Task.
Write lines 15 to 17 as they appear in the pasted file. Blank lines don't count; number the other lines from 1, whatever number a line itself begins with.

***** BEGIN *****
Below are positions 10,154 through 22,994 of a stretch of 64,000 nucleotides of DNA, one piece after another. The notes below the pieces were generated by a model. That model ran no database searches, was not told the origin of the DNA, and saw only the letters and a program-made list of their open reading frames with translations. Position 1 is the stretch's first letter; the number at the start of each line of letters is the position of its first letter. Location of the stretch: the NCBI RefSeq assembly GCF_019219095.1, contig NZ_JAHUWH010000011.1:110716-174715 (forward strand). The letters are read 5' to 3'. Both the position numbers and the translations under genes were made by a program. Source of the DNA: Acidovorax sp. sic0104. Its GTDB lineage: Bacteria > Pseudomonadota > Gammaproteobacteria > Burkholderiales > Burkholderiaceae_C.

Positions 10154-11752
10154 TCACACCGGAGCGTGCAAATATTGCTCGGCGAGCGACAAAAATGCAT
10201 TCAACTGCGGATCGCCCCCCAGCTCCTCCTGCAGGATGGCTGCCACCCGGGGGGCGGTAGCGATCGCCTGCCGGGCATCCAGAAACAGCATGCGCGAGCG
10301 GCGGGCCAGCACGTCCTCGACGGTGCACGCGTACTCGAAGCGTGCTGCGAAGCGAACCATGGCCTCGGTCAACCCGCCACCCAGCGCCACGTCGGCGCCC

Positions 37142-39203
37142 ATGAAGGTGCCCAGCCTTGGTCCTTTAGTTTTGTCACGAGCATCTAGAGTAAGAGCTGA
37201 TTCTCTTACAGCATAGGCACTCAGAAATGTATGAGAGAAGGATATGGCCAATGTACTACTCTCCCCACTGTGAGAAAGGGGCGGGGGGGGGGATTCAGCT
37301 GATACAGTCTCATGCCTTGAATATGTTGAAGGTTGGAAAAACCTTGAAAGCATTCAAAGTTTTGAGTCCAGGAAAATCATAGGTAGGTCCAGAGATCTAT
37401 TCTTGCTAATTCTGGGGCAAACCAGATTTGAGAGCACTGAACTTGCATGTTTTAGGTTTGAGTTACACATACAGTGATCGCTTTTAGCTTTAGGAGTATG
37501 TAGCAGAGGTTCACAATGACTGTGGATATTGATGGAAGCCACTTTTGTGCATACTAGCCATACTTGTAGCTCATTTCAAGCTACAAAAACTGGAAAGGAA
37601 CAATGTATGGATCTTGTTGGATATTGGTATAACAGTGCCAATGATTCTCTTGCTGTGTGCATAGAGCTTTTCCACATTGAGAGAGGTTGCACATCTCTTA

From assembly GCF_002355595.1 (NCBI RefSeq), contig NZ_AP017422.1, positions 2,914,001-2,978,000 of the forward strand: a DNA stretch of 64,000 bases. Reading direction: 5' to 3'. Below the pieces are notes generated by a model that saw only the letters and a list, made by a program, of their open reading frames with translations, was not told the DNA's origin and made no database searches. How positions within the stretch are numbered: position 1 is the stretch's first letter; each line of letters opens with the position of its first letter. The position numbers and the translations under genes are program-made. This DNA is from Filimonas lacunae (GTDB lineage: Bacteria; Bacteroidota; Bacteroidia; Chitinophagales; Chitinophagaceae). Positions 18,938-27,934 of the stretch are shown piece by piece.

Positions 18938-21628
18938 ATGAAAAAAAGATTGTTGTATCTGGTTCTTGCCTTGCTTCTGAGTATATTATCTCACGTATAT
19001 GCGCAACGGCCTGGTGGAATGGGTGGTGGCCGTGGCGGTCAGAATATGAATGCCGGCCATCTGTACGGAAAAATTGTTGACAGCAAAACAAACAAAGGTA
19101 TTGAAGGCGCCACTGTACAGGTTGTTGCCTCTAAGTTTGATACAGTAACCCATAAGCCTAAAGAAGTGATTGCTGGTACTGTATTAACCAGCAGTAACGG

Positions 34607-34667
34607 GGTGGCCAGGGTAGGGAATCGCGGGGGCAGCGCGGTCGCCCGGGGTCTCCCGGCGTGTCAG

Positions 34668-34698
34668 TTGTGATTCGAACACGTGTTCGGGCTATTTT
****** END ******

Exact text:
18938 ATGAAAAAAAGATTGTTGTATCTGGTTCTTGCCTTGCTTCTGAGTATATTATCTCACGTATAT
19001 GCGCAACGGCCTGGTGGAATGGGTGGTGGCCGTGGCGGTCAGAATATGAATGCCGGCCATCTGTACGGAAAAATTGTTGACAGCAAAACAAACAAAGGTA
19101 TTGAAGGCGCCACTGTACAGGTTGTTGCCTCTAAGTTTGATACAGTAACCCATAAGCCTAAAGAAGTGATTGCTGGTACTGTATTAACCAGCAGTAACGG